The most common autistic spectrum disorders (ASD) seen by health and education services are autistic disorder, also called childhood or classic autism, and Asperger’s syndrome*. Autistic disorder is characterised by speech delay and signs of impaired social interaction, communication and imagination.
Lorna Wing’s research found a ratio of two to one male to female prevalence of autistic disorder and fifteen to one for Asperger’s syndrome, suggesting that girls were less prone to the more subtle forms of ASD (Wing, 1981). Certainly, males are more susceptible to organic conditions (where there is measurable disease) such as autism which is a neurological developmental condition. In addition, girls appear to have some protection from the genetic variants that are thought to cause autism.
However, it is becoming clear that girls simply may be under-represented in Asperger figures because the history of research into ASD, from its inception with Kanner’s and Asperger’s work in the mid 1940s onwards, is based on males. Diagnostic tools – using interviews, specific tasks and categorisation of behaviours resulting in quantitative scores for analysis – were developed according to male phenotypes (Gould and Ashton-Smith, 2011). The ways in which Asperger’s syndrome manifests in girls have not been adequately investigated and only in the last five to ten years has attention been focused on females.
Diagnosis of ASD is based on the triad of impairments, identified by Wing and Gould in 1979. With Asperger's syndrome, girls can present differently to boys in each of these areas of impairment.
(Holtman et al., 2007)
It seems that girls on the autistic spectrum may be less noticeable than boys because they are less disruptive and have an ability to mimic behaviours (Attwood, 2012.) However, they lack social understanding and any deep knowledge of language. This becomes increasingly obvious at secondary school level, when there are no younger children to associate with, when peer groups are more mixed and any “protection” may have dissolved. Additionally, multiple stimuli (such as crowds in corridors or screams in playgrounds) and changes to routines which occur at secondary education can increase individual anxiety greatly. Adolescence, involving unstoppable changes, such as menstruation and the growth of breasts and body hair, can profoundly affect girls with ASD, heightening anxieties due to lack of control over what is happening.
Anorexia nervosa has been called “female Asperger’s” because around one fifth of girls who present with anorexia have traits which are peculiar to the autistic spectrum; around 20 to 30 per cent of anorexic patients are perfectionists and demonstrate rigid modes of thinking and behaviour, which are common autistic traits. Anorexia offers girls with ASD what they perceive to be a positive outcome because lack of nutrition prevents menstruation and physical development.
It is not until puberty that girls’ social difficulties become more obvious, particularly as they enter secondary school when they can become the subject of bullying or can be generally marginalised and perceived as strange. Unlike boys, they become withdrawn, depressed and quiet, rather than aggressive.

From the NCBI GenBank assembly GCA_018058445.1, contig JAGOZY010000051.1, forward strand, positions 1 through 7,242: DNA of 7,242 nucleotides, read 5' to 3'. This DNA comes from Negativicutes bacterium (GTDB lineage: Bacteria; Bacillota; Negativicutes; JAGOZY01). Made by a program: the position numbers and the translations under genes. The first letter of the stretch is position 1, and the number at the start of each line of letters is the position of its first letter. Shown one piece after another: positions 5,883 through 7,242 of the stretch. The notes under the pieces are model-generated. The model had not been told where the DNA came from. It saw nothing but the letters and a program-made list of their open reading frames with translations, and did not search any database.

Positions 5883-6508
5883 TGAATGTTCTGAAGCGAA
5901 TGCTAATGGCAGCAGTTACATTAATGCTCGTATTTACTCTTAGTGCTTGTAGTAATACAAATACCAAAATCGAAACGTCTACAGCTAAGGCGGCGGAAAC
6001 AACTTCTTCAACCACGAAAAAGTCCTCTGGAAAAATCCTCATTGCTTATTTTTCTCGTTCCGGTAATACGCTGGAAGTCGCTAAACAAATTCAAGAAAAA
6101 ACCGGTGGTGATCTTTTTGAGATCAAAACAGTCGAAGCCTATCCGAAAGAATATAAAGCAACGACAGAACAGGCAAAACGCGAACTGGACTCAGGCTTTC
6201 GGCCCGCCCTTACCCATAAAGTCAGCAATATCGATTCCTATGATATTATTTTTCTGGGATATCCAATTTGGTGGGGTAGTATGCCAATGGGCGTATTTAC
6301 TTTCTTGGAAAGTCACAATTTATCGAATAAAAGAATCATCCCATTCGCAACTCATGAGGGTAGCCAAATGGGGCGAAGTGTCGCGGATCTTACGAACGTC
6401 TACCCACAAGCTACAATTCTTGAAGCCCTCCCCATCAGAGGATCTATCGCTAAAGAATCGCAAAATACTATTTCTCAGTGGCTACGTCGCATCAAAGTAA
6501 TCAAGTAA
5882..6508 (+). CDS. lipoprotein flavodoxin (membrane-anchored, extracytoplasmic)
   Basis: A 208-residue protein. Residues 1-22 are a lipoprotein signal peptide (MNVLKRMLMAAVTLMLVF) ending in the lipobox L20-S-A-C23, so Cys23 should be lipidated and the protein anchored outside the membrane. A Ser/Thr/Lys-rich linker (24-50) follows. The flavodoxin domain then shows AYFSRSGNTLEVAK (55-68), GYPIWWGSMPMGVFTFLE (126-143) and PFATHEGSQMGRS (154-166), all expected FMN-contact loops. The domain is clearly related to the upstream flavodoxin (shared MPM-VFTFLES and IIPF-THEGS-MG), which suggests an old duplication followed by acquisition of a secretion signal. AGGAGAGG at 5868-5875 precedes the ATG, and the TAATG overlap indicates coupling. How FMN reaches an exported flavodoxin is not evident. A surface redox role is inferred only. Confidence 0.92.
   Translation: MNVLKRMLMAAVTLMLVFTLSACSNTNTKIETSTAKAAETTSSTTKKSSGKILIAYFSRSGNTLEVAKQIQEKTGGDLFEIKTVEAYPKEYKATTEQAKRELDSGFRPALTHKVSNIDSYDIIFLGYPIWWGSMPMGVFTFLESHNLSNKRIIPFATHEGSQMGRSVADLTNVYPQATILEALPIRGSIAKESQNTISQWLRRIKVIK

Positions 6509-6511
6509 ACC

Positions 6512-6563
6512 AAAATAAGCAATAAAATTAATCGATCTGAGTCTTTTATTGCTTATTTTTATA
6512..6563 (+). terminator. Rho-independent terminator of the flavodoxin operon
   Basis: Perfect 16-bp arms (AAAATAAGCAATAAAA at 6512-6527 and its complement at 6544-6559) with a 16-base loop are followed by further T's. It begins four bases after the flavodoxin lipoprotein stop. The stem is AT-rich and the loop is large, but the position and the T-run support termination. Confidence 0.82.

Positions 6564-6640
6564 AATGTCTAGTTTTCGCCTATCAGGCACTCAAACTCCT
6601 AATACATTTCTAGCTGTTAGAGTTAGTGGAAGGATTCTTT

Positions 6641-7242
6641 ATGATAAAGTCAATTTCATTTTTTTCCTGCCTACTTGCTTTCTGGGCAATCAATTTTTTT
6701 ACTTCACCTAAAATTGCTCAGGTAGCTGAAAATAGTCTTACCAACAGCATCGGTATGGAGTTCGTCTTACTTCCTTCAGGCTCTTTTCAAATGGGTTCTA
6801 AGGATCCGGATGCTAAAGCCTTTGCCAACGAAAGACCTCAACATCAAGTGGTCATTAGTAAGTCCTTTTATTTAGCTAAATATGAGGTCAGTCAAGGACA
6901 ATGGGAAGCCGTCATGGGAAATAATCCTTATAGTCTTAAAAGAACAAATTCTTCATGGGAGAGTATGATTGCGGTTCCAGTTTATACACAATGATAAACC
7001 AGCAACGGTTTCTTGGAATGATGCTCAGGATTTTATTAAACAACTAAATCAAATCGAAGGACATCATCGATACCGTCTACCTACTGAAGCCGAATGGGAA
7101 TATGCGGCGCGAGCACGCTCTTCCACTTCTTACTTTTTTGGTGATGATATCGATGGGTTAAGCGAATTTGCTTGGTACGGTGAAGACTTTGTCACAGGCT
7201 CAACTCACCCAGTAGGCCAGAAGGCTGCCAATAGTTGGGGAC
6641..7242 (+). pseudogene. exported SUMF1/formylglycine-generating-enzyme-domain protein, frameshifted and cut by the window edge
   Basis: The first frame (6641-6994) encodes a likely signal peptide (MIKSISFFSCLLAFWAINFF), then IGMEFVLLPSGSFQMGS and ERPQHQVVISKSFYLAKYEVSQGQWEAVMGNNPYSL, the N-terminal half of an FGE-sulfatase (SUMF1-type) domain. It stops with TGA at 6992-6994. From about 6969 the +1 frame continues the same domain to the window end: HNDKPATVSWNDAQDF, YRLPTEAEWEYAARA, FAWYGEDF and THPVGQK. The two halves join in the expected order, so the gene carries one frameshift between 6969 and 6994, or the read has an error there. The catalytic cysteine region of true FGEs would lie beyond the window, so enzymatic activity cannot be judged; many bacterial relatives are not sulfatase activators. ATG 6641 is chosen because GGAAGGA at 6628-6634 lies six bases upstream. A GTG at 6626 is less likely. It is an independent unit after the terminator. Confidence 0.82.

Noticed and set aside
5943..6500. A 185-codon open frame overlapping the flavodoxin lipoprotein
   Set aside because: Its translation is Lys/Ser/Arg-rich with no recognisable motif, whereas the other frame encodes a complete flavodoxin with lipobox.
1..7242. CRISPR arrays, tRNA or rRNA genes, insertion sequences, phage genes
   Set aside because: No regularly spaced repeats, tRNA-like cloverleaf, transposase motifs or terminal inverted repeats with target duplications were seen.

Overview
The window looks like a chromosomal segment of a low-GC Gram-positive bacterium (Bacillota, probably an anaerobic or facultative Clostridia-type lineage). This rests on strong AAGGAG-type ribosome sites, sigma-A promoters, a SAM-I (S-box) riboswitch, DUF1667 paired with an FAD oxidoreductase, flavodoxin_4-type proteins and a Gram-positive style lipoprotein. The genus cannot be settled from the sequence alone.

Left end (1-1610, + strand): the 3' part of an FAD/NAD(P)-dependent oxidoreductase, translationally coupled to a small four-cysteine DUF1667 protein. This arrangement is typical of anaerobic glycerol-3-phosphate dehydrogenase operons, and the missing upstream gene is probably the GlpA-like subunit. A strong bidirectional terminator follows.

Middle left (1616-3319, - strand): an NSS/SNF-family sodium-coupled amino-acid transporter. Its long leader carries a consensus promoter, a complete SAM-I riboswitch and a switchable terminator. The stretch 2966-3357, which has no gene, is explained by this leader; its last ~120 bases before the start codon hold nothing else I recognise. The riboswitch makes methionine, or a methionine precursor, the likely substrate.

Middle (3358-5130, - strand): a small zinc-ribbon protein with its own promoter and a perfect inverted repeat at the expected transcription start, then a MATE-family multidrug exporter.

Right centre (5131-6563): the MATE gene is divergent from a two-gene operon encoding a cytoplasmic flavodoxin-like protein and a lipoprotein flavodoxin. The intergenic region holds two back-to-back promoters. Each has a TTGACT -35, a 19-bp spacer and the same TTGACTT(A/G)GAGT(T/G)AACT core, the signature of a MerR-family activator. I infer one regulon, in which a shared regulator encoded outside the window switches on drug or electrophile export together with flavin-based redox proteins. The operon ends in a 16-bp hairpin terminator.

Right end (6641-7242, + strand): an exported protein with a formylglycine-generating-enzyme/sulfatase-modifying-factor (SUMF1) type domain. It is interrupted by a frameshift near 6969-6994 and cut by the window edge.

Profound anxieties may be demonstrated in altered behaviours, lower grades at school, poor sleep patterns, low mood/depression and obsessive behaviour.
Research from 2011 found that many women who were later diagnosed as being on the autistic spectrum initially were thought to have learning difficulties, personality disorders, obsessive compulsive disorder or eating disorders (Rivet and Matson, 2011). This differential diagnosis could be related to lack of awareness of how ASD present in females.
More research is essential to identify features of ASD, particularly Asperger's syndrome, in girls and to train health and teaching staff about presentations in females. Diagnostic tools must be adapted to incorporate gender differences and ensure that scores attributed to behaviours include the range of symptoms in girls. Observation of girls in the social setting of school, paying close attention to friendships, is vital for diagnosis. Seeing how girls manage during unstructured time is also telling, since those with Asperger's have difficulty identifying how to fill the time and do not enjoy the freedom but are lost and anxious.
The earlier diagnosis is made, the sooner intervention can be implemented. Within a school, this might mean:
All research suggests that an early diagnosis of ASD, followed by appropriate interventions, will optimise the person’s life chances by increasing independence, understanding and accumulation of language and social abilities. To date, the ways in which females present with Asperger’s have not been thoroughly examined or used as the basis for diagnostic tools, which continue to be male dominated.
The All Party Parliamentary Group on Autism is recommending that there is a lead teacher for autism in every school who has relevant expertise and training. This follows a survey which found that 80 per cent of respondents thought that teachers were not given sufficient training to support children with autism. Any such training should, of course, include gender issues. After all, teachers are in a unique position to be able to identify the signs of ASD in girls and implement strategies to help them to develop to their full potential.
Kate Reynolds is a registered general nurse, counsellor and trainer of health professionals with 18 years’ NHS experience. She is the mother of an autistic child and the author of Party Planning for Children and Teens on the Autism Spectrum. Kate blogs at:
* The term “Asperger’s syndrome” is used also to refer to higher functioning autism (HFA) for the purposes of this article, since the only difference in presentation is that HFA involves clinical speech delay in childhood.